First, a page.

5. Reverse 

Reverse the circles starting back.

6. 10 clam shells

Bend both knees.  Keeping the heels together, bring the top knee up as far as possible to the ceiling while maintaining the hips stacked on top of each other.  Repeat 10 times.

7. 10 knee touch, heel touch

Reverse the clam shell by touching the knees and lifting the heels apart.  Then place heels together and knee lifts.  Repeat 10 times.

8. 10 push heel to the ceiling

Transfer onto your hands and knees.  Using the same working leg as before, lift heel to the ceiling, with leg at a right angle and the thigh bone parallel to ground.  Extend the leg slightly as you push the heel straight to the ceiling.  It is important to maintain a neutral spine and not extend into a swayed back.  Keep the leg completely parallel while pushing up. You may not move the heel very much, which is fine, and long as you feel the back of your hips and your hamstring working.

9. 10 knee to the side

Back on hands and knees, lift working leg to the side, so that the knee is pointing directly side from the hip and the thigh bone is parallel to the ground.  Careful to maintain that neutral spine, and looking straight down at the mat, repeat 10 times.

10. 10 straight leg lifts

Straighten working leg and place toes on the floor directly to the side of your hips.  Lift the toe off the ground no higher than hip height, 10 times.  Continue to maintain the neutral spine, even as you start to fatigue those hip muscles.

11. 10 outward leg circles

Transfer to laying on your back and with a straight knee, bring the same working leg straight up to the ceiling directly in front of your hips.  Your leg should be at a 90 degree angle with your body.  Create small circles with your toes by starting outward.  Bring your toes straight side, down, crossed, then back to neutral.  Fire those abs and maintain a quiet upper body.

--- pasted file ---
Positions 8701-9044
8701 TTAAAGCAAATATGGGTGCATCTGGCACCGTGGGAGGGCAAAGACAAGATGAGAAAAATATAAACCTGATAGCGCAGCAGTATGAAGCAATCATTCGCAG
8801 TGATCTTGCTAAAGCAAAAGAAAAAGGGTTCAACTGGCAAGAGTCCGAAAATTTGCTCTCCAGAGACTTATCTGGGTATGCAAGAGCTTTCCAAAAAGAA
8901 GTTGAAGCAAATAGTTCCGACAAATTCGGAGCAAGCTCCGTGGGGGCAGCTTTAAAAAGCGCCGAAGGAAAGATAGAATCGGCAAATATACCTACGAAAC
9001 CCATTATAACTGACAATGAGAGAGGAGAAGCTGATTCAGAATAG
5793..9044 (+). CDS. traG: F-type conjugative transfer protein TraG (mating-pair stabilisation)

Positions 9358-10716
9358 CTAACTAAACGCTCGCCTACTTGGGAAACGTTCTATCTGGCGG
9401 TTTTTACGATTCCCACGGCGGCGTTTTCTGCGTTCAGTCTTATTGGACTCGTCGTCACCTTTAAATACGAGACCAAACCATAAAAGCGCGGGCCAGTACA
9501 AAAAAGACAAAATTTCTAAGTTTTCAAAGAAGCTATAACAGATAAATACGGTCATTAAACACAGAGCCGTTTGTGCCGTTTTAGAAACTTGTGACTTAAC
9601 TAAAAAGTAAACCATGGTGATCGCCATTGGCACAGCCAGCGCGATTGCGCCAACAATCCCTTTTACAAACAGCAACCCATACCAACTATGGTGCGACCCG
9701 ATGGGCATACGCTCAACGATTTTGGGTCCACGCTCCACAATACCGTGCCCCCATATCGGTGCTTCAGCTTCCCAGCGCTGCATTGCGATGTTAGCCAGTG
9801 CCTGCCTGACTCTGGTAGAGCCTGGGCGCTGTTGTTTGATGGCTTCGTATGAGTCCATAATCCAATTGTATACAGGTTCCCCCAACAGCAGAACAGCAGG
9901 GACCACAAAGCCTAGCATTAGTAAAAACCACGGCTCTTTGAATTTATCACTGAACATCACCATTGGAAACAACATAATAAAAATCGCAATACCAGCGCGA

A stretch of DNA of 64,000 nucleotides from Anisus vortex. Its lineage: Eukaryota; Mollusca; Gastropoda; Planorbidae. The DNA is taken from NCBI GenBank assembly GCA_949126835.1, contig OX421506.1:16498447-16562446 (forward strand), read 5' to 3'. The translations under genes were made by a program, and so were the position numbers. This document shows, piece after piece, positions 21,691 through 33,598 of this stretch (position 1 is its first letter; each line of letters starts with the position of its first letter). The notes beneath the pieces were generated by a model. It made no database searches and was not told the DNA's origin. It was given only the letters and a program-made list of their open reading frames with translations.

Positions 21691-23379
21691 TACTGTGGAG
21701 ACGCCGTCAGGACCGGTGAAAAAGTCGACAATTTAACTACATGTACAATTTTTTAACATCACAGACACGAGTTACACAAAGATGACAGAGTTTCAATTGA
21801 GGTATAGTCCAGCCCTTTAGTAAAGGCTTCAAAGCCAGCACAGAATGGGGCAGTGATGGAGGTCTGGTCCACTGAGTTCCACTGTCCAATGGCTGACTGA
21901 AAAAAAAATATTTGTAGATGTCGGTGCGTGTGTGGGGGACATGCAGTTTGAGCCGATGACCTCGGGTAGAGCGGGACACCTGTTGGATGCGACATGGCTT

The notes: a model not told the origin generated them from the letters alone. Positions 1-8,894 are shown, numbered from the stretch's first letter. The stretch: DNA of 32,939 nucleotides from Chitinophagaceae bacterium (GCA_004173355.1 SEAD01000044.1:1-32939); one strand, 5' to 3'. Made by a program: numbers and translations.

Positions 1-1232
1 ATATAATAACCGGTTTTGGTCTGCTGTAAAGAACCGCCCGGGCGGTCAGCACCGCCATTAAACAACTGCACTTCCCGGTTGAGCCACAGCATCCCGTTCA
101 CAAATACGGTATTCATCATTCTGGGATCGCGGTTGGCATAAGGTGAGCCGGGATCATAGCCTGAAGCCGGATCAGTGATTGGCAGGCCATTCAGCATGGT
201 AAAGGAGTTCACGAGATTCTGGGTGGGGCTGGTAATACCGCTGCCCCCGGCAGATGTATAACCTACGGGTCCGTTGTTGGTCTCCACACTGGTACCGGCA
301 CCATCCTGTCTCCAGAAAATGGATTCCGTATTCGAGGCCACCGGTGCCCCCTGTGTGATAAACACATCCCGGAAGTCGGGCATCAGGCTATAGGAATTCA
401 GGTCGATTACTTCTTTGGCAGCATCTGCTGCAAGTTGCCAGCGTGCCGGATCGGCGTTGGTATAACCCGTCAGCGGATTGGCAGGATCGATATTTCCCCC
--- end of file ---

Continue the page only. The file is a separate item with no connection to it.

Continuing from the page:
*Important! The size of your circles should be as big as you can without moving your upper body or releasing your back from the ground.  Start small first. *

12. 10 reverse the circles

Reverse the circle by bringing the toe across your body first, then down, side and back to starting position.

13. Do it all on the other side!!!

Repeating on the other side is essential!  Balance is so important within our bodies and we must maintain that through exercises.  Take note if any movements seem easier or harder on one side than the other.

 

Any questions?  Let us know!  Leave a comment and we will get back to you.  Hope you give this a try and you feel the burn!

The Injured Dancer: From The Beginning

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Injuries in dance are just as common as tutus: not an everyday occurrence, but they always show up from time to time.  You may not be expecting it, but there it is.  Welcome to DanceWear Corner’s newest series on prevention, treatment, and tips: “The Injured Dancer,” with Miami City Ballet Dancer, Rebecca King Ferraro.